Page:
Mercedes for Life. The video for C-Class frontal crash test: http://youtu.be/Tvw_VLcUUwU
2013 Mercedes-Benz C-Class and M-Class Earn 5-Star Federal Safety Ratings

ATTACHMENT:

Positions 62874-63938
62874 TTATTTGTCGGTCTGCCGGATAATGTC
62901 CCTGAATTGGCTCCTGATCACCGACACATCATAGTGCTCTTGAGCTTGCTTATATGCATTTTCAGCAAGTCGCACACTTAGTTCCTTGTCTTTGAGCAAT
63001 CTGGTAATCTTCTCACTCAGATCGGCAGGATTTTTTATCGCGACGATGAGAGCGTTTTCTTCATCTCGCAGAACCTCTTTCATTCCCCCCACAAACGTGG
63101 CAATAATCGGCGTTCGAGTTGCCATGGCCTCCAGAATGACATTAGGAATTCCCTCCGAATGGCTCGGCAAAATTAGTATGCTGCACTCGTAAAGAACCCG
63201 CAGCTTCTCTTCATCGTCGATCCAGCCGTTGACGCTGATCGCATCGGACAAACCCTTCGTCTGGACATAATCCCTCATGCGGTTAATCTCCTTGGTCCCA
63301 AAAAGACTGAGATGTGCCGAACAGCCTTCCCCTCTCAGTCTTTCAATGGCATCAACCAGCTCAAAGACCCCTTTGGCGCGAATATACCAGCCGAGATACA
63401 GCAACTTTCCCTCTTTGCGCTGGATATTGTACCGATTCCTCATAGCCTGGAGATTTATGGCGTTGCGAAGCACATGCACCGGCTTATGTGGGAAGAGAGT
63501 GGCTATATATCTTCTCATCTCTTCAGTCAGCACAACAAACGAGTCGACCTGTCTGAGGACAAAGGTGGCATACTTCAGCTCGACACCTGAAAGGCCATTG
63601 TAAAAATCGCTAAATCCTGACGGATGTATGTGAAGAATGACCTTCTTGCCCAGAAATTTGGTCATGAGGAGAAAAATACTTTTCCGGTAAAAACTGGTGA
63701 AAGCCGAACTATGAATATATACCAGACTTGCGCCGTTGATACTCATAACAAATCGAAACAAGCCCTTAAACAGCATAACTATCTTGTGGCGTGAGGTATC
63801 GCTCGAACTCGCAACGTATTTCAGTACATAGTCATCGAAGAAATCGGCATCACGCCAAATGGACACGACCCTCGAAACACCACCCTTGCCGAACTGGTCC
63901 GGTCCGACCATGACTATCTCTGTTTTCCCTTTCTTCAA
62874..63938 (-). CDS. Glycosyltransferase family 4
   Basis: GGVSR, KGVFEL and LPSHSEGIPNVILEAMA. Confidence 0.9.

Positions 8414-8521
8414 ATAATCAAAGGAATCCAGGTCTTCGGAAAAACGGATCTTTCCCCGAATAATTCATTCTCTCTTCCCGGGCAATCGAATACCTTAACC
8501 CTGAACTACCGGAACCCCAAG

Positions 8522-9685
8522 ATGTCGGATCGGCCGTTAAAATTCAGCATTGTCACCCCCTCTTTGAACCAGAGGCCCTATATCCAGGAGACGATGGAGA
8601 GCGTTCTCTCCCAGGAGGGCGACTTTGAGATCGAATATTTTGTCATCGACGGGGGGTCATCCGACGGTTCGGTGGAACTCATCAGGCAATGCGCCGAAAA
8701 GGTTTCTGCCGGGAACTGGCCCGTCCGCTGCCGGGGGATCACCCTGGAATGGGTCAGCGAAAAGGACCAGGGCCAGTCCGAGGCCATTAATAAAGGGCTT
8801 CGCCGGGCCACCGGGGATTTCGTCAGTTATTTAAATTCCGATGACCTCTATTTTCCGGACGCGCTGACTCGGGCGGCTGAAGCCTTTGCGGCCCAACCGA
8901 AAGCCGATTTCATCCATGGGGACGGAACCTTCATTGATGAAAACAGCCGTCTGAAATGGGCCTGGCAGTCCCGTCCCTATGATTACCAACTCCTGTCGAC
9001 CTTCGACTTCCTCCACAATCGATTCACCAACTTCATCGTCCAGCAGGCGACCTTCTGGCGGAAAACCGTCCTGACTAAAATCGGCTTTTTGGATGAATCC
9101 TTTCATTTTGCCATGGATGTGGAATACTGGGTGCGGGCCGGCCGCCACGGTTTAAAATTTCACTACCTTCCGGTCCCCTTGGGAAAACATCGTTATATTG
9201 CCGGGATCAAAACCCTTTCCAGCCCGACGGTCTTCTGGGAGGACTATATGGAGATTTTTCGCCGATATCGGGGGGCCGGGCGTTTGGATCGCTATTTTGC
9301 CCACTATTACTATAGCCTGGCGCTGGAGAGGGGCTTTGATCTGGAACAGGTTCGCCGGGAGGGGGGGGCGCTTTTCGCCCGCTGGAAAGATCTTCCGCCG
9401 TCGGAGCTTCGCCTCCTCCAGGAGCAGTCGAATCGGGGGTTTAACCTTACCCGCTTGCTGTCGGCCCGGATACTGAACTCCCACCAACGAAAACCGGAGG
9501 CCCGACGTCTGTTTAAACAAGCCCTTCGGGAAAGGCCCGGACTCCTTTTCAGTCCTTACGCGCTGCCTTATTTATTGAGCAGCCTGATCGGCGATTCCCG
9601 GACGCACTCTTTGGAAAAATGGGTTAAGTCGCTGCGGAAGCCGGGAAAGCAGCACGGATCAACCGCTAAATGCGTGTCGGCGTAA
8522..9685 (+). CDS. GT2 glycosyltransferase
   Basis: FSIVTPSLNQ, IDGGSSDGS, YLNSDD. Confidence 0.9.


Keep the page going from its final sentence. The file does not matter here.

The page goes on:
Confirming just how safe its vehicles are, Mercedes-Benz has announced that its 2013 C-Class compact sedan and coupe and M-Class midsize SUV scored five-star ratings in recent U.S. crash safety tests. Mercedes-Benz, to its credit, points out that since 2010, fewer vehicles have achieved five-star ratings. That's when the government toughened its requirements. It will likely strengthen its tests even more in the coming months, as the nonprofit Insurance Institute of Highway Safety has weeded out a number of vehicles with its new small front overlap test that puts more of the brunt of an impact on a smaller, less structurally sound part of the front of a car. Mercedes has also noted that both the C- and the M-Class have earned Top Safety Pick ratings with the IIHS, too, but they've not yet been tested to qualify for Top Safety Pick+, which includes the new test. "The C- and M-Class have each passed more than 200 high-speed in-house crash tests and more than 5,000 numerical crash test simulations," says Professor Rodolfo Schoenburg, the head of Mercedes-Benz Safety Development, in a statement. Mercedes has a host of newer technologies, including Pre-Safe, which tightens seatbelts before an impact; upcoming Pre-Safe for rear passengers; a rear seatbelt airbag coming in the 2014 Mercedes-Benz S-Class; Attention Assist that senses when the driver is drowsy; blind spot and lane-keeping assist; adaptive highbeam assist that automatically adjusts the headlights to oncoming traffic; an infrared night view camera on higher-end models; and a new Collision Prevention Assist in the 2013 M-Class. Mercedes-Benz was the first automaker to install antilock brakes in its cars as well as one of the first with airbags and crumple zones. While Mercedes-Benz rightfully pats its own back on making such safety features available, we know that many of these features aren't quite accessible to the masses. We also know that what's often in today's high-end luxury cars will eventually trickle down to more mainstream vehicles within a decade. Source: Mercedes-Benz
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